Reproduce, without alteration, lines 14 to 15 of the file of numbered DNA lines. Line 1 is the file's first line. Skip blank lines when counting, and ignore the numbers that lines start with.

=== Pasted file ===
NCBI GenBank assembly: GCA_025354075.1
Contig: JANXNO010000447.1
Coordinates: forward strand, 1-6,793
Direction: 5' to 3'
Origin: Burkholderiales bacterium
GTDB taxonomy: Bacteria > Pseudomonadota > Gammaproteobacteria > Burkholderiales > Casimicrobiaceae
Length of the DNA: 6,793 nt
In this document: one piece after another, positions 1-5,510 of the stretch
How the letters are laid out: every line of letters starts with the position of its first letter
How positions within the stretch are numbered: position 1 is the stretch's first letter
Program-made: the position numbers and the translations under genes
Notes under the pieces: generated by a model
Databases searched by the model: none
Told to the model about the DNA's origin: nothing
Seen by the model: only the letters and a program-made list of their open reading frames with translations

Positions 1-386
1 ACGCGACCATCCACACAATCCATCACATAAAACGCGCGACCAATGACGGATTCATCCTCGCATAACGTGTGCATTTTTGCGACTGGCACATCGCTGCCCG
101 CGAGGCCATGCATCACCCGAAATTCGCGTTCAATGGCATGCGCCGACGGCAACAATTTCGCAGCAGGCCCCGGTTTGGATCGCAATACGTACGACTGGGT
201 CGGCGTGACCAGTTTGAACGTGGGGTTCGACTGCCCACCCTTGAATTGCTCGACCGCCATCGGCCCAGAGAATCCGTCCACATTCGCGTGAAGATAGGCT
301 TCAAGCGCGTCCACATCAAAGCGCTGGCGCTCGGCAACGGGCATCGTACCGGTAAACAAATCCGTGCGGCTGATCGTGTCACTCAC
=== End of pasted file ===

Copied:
Told to the model about the DNA's origin: nothing
Seen by the model: only the letters and a program-made list of their open reading frames with translations